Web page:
Poet laureate writes about what's happening around Texas (audio)
Nov. 17, 2013 at 5:17 a.m.
Updated Nov. 18, 2013 at 5:18 a.m.
IF YOU GO
• WHAT: Paul Ruffin, American Book Review reading series
• WHEN: Noon Thursday
• WHERE: Alcorn Auditorium, University West Building, University of Houston-Victoria, 3007 N. Ben Wilson St.
• COST: Free
IF YOU GO - Reception
• WHAT: Paul Ruffin, American Book Review reading series evening reception
• WHEN: 5 p.m. Thursday
• WHERE: Eagleford Restaurant, 604 N. Esplanade St
• COST: Free, cash bar
• NOTES: This will be the first ABR reception of its kind, said Charles Alcorn, former ABR managing editor and University of Houston-Victoria director of corporate and foundation relations. "Thanks to some of our generous underwriters from Cuero, we'll be able to open the reception up to the public," Alcorn said. A UHV shuttle will be picking up attendees from the University West Building at 4:30 p.m. to transport them to the evening reception.
Here's a sampling of Paul Ruffin's poetry:
My Son at Communion
My son, age five, is perplexed
by the wafers and the wine his sister takes
and will not be instructed on symbols,
preferring in his literalist mind to think
of matters of the body, not the soul.
A Sunday morning I find him
crouched in a sunny corner of his room,
a shaft of light cleaving him like a sword,
in one hand a miniature Ritz cracker,
in the other a brandy glass of purple Welch.
"This is the body," he says, not knowing
I watch, "and this is the blood."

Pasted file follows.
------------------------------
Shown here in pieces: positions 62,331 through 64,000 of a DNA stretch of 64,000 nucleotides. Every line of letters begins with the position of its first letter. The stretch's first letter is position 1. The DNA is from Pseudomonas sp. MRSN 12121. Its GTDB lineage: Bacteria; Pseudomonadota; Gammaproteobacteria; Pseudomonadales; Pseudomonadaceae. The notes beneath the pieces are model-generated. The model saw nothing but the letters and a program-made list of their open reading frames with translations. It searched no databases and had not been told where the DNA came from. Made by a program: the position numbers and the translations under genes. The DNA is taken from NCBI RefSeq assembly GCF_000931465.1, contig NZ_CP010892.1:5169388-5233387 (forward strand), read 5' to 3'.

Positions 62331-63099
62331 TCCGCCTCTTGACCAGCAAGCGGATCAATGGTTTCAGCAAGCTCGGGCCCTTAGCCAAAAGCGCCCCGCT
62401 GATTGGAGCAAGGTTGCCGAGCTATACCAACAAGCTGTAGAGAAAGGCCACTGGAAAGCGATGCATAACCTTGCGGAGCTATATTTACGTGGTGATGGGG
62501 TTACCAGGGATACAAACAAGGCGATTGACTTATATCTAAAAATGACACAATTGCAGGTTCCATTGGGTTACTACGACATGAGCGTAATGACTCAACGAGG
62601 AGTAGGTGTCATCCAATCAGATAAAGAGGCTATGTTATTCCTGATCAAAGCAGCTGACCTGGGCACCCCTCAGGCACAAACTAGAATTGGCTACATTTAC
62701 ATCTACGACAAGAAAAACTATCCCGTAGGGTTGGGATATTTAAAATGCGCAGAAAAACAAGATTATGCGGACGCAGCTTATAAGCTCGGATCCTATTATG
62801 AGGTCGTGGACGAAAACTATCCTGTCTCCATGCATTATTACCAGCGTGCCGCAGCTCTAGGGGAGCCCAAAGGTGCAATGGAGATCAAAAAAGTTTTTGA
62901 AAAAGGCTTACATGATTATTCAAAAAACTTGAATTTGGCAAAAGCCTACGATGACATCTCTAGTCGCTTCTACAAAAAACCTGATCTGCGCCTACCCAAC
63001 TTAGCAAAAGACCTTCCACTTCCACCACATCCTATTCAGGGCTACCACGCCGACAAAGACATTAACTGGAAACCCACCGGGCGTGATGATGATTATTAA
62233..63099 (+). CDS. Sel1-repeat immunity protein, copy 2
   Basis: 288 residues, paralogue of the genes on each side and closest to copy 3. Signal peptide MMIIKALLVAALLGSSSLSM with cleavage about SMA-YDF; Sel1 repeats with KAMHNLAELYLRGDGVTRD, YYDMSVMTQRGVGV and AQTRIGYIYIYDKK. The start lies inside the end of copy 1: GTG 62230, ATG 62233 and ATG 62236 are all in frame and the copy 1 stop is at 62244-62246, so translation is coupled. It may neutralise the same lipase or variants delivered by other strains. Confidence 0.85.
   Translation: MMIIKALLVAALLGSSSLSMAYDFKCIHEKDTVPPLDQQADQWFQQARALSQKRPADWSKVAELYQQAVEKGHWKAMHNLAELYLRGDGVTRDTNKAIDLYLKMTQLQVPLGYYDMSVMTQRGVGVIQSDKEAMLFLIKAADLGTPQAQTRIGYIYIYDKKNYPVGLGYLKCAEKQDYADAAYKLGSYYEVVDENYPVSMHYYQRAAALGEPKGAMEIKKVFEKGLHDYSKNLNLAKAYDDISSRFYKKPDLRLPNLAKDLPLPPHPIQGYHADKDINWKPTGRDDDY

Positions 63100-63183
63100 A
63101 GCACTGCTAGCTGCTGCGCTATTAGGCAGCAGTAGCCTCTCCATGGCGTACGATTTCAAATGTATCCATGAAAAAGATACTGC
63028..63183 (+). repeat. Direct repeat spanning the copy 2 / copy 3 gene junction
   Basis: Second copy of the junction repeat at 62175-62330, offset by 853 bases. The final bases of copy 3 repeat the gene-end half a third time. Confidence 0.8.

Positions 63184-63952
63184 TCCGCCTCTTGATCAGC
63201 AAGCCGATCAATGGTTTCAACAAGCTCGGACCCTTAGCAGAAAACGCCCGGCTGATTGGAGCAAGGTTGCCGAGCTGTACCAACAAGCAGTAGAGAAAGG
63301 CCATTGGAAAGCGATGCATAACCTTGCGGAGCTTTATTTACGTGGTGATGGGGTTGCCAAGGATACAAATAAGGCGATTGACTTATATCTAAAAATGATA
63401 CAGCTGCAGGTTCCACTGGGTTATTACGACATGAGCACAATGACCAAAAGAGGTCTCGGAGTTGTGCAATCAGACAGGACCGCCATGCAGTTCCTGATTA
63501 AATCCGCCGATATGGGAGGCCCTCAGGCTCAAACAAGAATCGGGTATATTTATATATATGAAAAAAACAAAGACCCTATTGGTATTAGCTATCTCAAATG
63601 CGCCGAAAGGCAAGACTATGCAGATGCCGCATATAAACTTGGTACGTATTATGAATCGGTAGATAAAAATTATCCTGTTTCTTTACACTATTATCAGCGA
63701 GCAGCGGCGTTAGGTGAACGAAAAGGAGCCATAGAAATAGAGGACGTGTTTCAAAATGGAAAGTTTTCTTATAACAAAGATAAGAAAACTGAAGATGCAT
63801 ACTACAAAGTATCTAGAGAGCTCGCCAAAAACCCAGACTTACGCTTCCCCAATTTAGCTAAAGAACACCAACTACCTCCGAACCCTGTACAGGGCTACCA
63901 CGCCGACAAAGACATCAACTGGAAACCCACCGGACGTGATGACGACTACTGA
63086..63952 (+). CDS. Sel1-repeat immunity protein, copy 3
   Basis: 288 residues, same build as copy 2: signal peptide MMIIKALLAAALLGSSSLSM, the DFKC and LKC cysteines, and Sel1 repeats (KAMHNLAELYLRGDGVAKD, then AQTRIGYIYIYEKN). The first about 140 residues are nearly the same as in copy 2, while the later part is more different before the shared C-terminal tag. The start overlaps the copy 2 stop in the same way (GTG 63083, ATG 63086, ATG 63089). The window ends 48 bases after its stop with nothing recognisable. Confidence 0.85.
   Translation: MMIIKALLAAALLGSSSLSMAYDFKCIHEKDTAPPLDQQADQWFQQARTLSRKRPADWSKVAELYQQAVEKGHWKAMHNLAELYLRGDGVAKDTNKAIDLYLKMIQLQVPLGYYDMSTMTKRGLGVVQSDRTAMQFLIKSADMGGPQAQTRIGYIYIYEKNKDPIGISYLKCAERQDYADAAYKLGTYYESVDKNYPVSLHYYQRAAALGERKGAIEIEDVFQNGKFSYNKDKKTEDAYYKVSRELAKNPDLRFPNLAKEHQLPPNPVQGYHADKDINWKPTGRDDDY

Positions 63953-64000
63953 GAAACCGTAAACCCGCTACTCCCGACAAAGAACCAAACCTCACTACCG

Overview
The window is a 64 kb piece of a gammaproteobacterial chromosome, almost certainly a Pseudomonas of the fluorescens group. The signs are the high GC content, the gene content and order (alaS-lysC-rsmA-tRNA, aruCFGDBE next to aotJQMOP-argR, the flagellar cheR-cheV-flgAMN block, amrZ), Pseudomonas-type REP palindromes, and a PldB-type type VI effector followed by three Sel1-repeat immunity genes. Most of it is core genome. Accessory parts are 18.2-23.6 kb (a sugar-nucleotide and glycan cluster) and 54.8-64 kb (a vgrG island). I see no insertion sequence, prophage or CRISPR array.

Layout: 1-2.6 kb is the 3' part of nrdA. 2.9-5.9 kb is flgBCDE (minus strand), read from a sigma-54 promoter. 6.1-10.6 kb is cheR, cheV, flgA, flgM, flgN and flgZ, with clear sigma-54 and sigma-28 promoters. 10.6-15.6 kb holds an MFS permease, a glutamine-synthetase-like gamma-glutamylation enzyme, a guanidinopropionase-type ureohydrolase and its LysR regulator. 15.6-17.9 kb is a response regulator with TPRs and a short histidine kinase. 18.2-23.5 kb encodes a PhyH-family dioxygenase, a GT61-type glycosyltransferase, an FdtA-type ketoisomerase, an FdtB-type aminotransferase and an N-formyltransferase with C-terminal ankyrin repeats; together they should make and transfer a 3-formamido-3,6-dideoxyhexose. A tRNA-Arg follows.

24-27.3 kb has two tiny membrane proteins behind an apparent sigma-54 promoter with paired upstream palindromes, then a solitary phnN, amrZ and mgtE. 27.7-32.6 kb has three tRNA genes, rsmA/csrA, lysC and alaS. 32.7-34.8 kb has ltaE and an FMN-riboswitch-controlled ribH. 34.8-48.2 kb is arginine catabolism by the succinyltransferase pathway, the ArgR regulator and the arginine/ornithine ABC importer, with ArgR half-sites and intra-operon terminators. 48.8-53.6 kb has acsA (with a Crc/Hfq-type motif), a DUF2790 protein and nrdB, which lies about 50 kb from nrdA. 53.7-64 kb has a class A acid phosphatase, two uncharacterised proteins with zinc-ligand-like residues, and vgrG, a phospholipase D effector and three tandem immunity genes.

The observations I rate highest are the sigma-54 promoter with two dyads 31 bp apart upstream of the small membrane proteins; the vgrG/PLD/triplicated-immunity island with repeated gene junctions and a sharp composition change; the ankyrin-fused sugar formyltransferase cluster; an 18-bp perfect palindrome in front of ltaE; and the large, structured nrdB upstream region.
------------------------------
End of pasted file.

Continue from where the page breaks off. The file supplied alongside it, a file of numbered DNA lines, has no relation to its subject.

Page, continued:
He slides the cracker onto his tongue and chews,
drains down the juice, wipes the lip
of the glass with his shirt sleeve.
He bows and whispers a prayer
as I back from the silent, holy room,
struck with the need to believe.
Source: Paul Ruffin
Any time Paul Ruffin has the opportunity to write about something he's interested in, he takes it.
Ruffin, 72, was named the Texas poet laureate in 2009 and teaches at Sam Houston State University.
The Alabama native will give a reading at the University of Houston-Victoria on Thursday as part of the American Book Review reading series.
From the Bastrop wildfires that destroyed more than 1,000 homes in 2011 to Hurricane Katrina and grass fires in Abilene, Ruffin likes to write about it all.
"If something exciting is going on around the state, I'll go write about it," Ruffin said.
Once, the author found himself in a friend's backyard, where he stumbled upon his friend's mother speaking in tongues.
She was rehearsing, Ruffin said.
"I thought that was quite amusing," Ruffin said. "So I wrote a column about it."
After that, a Mississippi prayer group of about 50 people started a petition against Ruffin's column running in the local paper.
"You've got to be really careful with religious issues," Ruffin said. "And I generally steer clear of politics because nobody really knows what they're talking about. Everybody just has an opinion, and you're not going to change anybody's mind, so why bother?"
While he approaches several of his pieces with a critical tone, most of them end on a light-hearted note, Ruffin said.
"Most of my stuff has an upbeat conclusion to it," Ruffin said. "I'm fairly optimistic about most things."
In 2009, Ruffin was named the state's poet laureate. The author said that although there was no cash prize, he enjoyed visiting the Capitol to receive the award.
"That was the best part of it," Ruffin said. "Getting to go to Austin and being in the House and Senate chambers and being recognized."
Growing up, Ruffin said, his family did not have running water until his junior high school years.
His memoir, "Growing Up in Mississippi Poor and White But Not Quite Trash," chronicles his childhood.
"We had zero technology at home," Ruffin said. "The radio was all we had."
Ruffin was the first in his family, on both sides, to go to college.
"I was simply driven to better myself," Ruffin said. "I just refused to be poor after I got out of that terrible background."